You might have heard some rumblings that Western Australia is introducing new Work Health and Safety (WHS) laws. Work started on modernising the WHS laws way back in 2017, and after a heap of industry consultation, the new rules will be in place from 31st March 2022.
It’s a bit to get your head around, so we’ve summarised the main things you need to know as a residential builder in WA.
The new laws are largely based on the national model used in other states and territories, so companies will now have similar obligations and requirements across Australia (except Victoria who like to be a bit different and do their own thing).
The WHS Act is supported by three sets of industry specific regulations to suit WA’s unique conditions. One is the “Work Health and Safety Regulations (General)” which applies to all workplaces including the residential building industry. The other two are for Mining and Petroleum industries so we won’t focus on them.
The new WHS laws are intended to improve the protection of workers by factoring in modern employment agreements, higher penalties for companies and individuals, and introducing the term ‘person conducting a business or undertaking’ (PCBU).
Some sections of the WHS laws were tailored for WA following extensive consultation. The term ‘Not used’ has replaced any clauses that don’t apply in WA.
Transitional arrangements will be put into place where duties are new or are substantially changed from existing requirements.
Keep in mind, the systems for identifying, assessing and controlling known hazards should already be in place, as both the WHS legislation and the previous occupational safety and health legislation already focused on the elimination or minimisation of risks.
Based on extensive consultation and recommendations, key changes by the government include:
PCBU is a new term and stands for Person Conducting a Business or Undertaking. This term is used throughout WHS legislation to describe all forms of modern working arrangements. As well as an employer, a PCBU can be a:
PCBUs have a duty to ensure the health and safety of their workers and others like visitors and volunteers.
PCBUs have the equal duty of care to a worker, even if there are multiple PCBUs involved. For example, if you employ a contractor who brings in a labour hire worker, you, the contractor and the labour hire company all share the same duty of care to that labour hire worker. So if an incident occurs, you can all be prosecuted under the WA WHS Act.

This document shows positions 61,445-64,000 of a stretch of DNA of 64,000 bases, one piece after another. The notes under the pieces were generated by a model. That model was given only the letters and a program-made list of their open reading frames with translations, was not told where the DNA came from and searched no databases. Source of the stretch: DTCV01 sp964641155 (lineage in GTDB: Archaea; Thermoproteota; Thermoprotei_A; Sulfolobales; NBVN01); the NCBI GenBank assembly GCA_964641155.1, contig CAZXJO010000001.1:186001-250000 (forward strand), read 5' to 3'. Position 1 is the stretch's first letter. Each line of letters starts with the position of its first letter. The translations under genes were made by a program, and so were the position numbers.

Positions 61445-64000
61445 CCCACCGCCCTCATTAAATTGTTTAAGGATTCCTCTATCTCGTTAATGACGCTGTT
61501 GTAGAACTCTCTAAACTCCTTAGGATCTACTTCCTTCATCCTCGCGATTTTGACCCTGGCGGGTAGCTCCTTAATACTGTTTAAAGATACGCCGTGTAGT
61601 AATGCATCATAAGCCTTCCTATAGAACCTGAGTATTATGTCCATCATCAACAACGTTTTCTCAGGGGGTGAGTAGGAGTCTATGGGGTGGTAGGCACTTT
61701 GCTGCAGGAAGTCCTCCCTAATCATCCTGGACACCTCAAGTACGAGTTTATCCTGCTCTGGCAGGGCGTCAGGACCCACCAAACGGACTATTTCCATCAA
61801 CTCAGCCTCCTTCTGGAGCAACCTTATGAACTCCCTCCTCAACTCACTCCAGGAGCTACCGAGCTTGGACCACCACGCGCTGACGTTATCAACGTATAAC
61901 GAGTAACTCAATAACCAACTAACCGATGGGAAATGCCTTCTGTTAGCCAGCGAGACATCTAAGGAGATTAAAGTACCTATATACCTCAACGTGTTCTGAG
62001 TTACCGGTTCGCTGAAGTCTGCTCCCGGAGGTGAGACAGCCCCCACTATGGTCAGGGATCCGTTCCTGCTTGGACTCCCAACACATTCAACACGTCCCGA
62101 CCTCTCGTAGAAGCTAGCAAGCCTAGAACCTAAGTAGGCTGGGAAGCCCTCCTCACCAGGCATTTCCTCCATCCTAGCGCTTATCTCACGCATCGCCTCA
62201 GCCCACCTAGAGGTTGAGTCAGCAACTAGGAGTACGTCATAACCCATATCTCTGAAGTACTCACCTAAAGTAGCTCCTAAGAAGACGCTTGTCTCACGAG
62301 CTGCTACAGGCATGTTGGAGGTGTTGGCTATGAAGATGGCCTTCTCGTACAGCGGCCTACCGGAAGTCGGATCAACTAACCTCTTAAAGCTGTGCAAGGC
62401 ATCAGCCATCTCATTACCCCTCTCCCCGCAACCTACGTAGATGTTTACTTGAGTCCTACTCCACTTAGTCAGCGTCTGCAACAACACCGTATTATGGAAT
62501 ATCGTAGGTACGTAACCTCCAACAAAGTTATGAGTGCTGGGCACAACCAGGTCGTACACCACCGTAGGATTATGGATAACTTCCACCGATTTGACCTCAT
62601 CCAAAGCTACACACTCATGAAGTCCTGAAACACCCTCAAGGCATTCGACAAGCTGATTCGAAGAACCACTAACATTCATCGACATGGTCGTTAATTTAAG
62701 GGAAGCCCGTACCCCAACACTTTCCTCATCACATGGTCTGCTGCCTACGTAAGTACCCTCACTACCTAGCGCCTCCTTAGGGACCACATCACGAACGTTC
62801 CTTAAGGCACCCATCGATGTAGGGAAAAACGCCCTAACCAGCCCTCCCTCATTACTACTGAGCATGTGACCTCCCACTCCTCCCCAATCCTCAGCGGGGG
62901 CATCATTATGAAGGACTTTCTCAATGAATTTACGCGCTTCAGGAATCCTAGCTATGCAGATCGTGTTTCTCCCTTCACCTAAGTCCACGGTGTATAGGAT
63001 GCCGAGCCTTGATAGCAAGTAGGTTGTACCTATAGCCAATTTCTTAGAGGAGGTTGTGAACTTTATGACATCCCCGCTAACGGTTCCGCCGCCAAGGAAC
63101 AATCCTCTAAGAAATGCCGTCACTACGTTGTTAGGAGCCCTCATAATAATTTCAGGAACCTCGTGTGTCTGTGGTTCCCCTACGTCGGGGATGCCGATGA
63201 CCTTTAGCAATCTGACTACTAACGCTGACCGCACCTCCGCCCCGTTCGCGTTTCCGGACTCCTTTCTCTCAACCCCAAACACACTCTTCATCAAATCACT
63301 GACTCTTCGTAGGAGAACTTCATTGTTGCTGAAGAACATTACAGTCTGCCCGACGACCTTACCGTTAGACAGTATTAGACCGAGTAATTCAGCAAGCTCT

Management of control (MoC) is when the PCBU has MoC of the workplace, where they are required to ensure that the means of entering and exiting the workplace and anything arising from the workplace are without risks to the health and safety of any person.
A PCBU that commissions a construction project is the Principal Contractor for the project. That person can engage another PCBU as the Principal Contractor and authorise them to have MoC of the workplace.
A construction project can only have one Principal Contractor at any specific time.
Find out more about how how you can work with other PCBUs as the principal contractor.
The new offense of industrial manslaughter provides substantial penalties for PCBUs where a failure to comply with a WHS duty causes the death of an individual, in circumstances where the PCBU knew the conduct could cause death or serious harm.
The criteria for convicting someone for industrial manslaughter under the WHS Act is the same as convicting someone under the current WA gross negligence law. But the WHS Act states that prosecutors no longer have to convict the company to be able to convict individual company officers.
The WHS Act includes a penalty provision for industrial manslaughter. The maximum penalty for an individual for industrial manslaughter is $5 million and up to 20 years in prison, but penalties vary based on many factors.
If you’re prosecuted under the current OHS Act, your insurance can pay for your legal fees and your penalties.
Once the WHS Laws comes into effect, your insurance can still pay for your legal fees, but when it comes to paying the penalty, company officers and PCBUs cannot take out insurance to cover fines for breaches.
Both the old laws and the new laws require you to have systems in place to identify, assess and control hazards.
These new laws are a good prompt to take stock of your current health and safety practices and make sure you’re protecting both your crew on site as well as your business. Here is the WHS laws checklist with advice on the key things you should be ticking off when it comes to your project site.
If you’re not yet a HazardCo member, sign up for a free trial today. We can help you get your health and safety sorted – making it simple and easy to manage but without cutting corners.
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